We’re offering The Last Czar: Anatomy of Catastrophe, for free today, before we pull it and wrap it into the larger Shit Doesn’t Just Happen books.
It is 1917. The world’s population is roughly 1.86 billion, although the First World War, the War to End All Wars for the glass is half full people, is taking a chunk out of that. J.R.R. Tolkien begins writing The Book of Lost Tales; in the U.S. imprisoned suffragettes from the Silent Sentinels are beaten in what became known as the Night of Terror; the first Pulitzer prizes are awarded; Mata Hari is arrested for spying; John F. Kennedy is born; a race riot in St. Louis leaves 250 dead.
And in Russia, the last Tsar, Nicholas II, abdicates on the 15th of March, changing the course of history and our present.
While I’m using that specific date in my novel coming out next month, Ides of March, I’d already done research on Nicholas II, trying to understand how his personality and decision-making (or lack thereof), that led to the downfall of the Russian Empire. Using my Rule of Seven, with Seven being the abdication, I listed the Six Cascade Events prior to that:
- Nicholas wasn’t properly trained to lead his country.
- The Russo-Japanese War was a disaster for Russia, and Nicholas II in particular.
- Nicholas’ attempts at reform hit a middle ground that pleased neither side.
- Bloody Sunday, where troops fired on marchers, was a spark that would lead to revolution.
- His wife, Tsarina Alexandra, alienated many Russians, particularly her reliance on Rasputin.
- World War I was an utter disaster for Russia, and especially Nicholas when he took personal charge of the Army, something he was not prepared or equipped to do.
One man’s lack of leadership changed the course of history and dictated the fates of millions. It still affects us today. Can we say: Putin?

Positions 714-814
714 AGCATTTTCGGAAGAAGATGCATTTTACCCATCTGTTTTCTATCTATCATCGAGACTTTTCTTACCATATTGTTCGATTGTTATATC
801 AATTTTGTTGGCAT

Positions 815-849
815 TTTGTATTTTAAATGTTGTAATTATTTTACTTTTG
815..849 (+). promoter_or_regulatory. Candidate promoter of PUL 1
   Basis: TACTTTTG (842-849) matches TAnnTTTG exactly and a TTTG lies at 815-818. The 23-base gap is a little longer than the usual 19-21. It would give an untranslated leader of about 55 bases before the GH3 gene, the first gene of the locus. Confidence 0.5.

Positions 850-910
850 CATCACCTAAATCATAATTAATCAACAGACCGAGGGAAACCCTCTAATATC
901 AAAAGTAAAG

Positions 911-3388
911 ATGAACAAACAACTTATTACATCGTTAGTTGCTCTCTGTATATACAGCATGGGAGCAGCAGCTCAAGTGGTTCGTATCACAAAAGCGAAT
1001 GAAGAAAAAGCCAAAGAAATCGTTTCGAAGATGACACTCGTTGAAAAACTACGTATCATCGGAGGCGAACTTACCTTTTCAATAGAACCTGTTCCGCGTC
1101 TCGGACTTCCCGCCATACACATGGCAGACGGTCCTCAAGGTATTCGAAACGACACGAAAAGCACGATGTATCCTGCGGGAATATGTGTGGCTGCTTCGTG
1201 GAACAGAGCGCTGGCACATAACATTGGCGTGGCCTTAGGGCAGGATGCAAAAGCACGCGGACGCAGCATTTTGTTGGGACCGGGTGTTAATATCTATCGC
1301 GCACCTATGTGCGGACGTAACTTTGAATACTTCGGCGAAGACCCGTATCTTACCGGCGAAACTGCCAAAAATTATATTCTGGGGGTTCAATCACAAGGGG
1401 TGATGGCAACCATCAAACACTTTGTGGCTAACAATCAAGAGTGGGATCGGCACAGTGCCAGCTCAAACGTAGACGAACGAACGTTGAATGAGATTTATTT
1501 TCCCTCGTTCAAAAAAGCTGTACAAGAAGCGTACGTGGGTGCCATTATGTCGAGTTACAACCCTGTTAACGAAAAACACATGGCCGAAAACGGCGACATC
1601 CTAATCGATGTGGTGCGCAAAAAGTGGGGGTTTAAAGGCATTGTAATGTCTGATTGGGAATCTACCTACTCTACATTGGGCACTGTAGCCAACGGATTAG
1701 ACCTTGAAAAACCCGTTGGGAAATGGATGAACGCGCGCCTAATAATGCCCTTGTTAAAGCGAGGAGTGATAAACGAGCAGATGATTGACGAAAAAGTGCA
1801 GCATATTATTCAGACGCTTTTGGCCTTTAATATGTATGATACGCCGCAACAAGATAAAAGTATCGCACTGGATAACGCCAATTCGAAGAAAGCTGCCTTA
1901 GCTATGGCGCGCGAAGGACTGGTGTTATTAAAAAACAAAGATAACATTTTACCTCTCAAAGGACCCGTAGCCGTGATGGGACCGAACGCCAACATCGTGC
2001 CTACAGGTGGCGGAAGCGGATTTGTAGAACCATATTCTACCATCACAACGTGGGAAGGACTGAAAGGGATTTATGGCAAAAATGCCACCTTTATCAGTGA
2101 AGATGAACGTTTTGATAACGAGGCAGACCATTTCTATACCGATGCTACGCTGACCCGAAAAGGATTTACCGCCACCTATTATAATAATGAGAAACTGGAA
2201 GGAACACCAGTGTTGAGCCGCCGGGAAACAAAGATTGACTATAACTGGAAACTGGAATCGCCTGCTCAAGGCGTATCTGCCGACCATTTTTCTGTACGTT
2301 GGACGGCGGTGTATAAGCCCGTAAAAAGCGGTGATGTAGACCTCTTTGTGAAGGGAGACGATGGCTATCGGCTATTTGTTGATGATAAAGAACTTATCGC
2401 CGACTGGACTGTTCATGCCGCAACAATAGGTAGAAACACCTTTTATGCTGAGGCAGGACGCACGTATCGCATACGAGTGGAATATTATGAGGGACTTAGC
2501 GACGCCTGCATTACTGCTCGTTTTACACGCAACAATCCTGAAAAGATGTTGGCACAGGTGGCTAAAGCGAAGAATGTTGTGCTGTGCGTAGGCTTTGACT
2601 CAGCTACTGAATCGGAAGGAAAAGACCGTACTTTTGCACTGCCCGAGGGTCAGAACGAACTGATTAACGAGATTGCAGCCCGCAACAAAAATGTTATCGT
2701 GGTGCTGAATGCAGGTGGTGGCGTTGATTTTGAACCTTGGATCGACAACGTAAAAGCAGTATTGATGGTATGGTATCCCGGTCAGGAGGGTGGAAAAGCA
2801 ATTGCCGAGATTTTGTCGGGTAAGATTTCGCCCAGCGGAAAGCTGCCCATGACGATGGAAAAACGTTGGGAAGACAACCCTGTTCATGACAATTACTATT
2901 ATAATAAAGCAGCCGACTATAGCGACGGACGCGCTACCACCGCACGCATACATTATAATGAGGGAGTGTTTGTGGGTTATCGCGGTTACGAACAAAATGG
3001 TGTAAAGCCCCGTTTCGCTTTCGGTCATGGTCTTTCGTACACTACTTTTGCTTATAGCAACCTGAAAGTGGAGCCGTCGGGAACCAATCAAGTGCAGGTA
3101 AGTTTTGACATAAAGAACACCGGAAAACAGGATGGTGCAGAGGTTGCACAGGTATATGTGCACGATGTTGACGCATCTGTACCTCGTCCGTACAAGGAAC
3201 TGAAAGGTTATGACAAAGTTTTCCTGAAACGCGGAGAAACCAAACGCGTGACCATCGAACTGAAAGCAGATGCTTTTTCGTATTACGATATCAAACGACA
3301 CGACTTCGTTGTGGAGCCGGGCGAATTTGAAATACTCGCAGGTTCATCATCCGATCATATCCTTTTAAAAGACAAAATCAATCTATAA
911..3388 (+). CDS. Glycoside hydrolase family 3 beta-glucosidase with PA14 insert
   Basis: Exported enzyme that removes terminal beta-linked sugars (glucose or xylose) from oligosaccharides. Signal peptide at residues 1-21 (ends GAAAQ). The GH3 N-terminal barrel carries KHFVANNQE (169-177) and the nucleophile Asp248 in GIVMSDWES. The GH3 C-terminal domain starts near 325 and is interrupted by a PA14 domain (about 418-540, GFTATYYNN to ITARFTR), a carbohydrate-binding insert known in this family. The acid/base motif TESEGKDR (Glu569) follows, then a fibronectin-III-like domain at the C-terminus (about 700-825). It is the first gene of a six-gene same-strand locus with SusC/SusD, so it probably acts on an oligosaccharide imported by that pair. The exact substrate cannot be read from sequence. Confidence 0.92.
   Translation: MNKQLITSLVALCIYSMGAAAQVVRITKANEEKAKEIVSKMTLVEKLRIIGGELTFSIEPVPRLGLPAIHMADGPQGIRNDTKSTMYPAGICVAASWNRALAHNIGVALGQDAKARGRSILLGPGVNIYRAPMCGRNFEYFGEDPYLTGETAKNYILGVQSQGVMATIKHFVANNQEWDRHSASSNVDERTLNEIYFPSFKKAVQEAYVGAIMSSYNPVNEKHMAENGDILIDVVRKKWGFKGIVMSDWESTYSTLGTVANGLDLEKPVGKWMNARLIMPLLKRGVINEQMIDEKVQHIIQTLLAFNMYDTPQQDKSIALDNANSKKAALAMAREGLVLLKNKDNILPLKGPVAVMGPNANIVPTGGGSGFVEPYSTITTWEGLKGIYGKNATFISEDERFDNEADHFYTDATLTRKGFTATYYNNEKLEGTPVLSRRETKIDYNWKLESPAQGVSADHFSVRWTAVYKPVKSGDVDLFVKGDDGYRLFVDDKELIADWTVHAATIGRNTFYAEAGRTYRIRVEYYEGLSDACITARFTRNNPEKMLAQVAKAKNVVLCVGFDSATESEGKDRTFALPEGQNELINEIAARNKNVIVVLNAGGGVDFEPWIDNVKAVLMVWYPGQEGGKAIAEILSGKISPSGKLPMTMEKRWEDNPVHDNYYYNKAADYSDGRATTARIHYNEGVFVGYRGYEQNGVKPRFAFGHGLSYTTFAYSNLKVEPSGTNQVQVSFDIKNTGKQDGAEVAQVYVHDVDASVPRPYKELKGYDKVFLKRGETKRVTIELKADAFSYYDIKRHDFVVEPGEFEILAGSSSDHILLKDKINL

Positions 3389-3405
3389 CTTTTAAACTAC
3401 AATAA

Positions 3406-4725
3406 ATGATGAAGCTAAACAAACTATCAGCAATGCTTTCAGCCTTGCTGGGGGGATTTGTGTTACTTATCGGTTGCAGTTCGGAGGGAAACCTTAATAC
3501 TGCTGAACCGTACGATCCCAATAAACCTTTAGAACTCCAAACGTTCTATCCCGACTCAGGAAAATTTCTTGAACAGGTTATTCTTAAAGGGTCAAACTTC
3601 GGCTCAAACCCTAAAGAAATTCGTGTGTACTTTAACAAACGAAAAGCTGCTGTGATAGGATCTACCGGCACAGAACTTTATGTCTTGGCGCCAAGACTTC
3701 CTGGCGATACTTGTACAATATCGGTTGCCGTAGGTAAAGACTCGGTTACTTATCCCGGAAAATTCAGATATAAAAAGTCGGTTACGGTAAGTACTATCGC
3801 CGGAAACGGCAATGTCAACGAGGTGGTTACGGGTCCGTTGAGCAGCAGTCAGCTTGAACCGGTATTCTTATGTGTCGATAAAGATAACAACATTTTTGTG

The rise of the Soviet Union out of the ashes of Tsarist Russia is one of the most significant developments in the past century. Lenin, Stalin, purges, the spread of communism, the Cold War where we came perilously close to nuclear war; all were a result of Nicholas.
There were numerous cascade events spread out over decades, but a recurring theme of Nicholas II is the lack of decisive leadership along with little strategic political or military planning. He spent much of his reign reacting.
Leadership, or the lack thereof, affects many, from the troopers of the Seventh Cavalry who went to their doom to the estimated 50 million ‘unnatural deaths’ suffered by Russians under Stalin. The latter of which was a direct result from Nicholas’ failures.
For more information and detail, download the book. For free. What always amazes me is so much history that’s new to learn. The Russo-Japanese War is a good example; where at Port Arthur the Japanese launched a surprise attack prior to the official declaration of war, catching the Russian fleet unaware. That sound familiar?
It is said, those who don’t learn from history are doomed to repeat it. And we do. Over and over.
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And Time Patrol: Ides of March is a little over a month away. I send Doc on the mission to the Alexander Palace, to the Tsarina and her five children, where he has to figure out how the Shadow had planned to change our history on the 15th of March 1917. It turned out to be a rather wicked mission, since the Time Patrol’s job is to keep history the same. Thus, in essence, he is condemning those four young girls and boy, along with their mother to their fates. What he has to struggle with is: what is he changes things? What if he allows the Tsarina to talk her husband into not abdicating on that date? How could that possibly change history? Would it be for the better, or for the worse?